It's time to stop saying “the mind is unaffected” in ALS

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Wednesday, September 12, 2018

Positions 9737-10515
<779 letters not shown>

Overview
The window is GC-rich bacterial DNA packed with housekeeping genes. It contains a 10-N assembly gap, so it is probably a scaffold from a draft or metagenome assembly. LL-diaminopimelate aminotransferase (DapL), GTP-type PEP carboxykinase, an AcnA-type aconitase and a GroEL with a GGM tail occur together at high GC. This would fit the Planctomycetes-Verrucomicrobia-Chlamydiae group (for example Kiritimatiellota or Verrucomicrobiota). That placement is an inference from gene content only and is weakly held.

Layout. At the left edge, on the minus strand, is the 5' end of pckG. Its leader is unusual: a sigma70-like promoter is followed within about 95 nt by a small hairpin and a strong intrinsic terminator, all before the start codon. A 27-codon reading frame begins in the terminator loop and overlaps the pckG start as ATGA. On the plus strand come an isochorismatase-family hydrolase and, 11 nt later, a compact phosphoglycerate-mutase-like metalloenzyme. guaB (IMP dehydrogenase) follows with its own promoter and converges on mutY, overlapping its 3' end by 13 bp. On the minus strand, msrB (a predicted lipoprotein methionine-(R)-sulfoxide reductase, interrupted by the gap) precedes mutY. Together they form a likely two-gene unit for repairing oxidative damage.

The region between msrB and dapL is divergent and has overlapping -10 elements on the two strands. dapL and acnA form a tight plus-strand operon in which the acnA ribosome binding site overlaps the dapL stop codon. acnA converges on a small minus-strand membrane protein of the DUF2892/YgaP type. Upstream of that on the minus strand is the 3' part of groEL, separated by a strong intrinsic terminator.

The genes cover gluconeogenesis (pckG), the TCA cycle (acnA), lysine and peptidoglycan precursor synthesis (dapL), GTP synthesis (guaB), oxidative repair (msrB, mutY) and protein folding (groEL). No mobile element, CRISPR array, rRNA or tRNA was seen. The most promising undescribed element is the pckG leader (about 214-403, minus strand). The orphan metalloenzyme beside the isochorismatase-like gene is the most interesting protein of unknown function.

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When Professor Stephen Hawking died in March 2018 after living with amyotrophic lateral sclerosis (ALS) for 55 years, the obituaries rightly celebrated a brilliant mind trapped in a failing body. Unfortunately, this shorthand description of ALS (found throughout the medical and lay literature alike) is firmly contradicted by a research base that finds frontotemporal dementia in 10% to 15% of cases and subtle cognitive deficits in 33% to 50%.1 In this issue of Neurology®, Crockford et al.2 report a large and carefully controlled study of 161 patients with ALS across 3 centers with 80 matched healthy controls to address a question that has puzzled the field for 40 years: are the cognitive and behavioral symptoms in ALS more prevalent at more advanced stages of disease?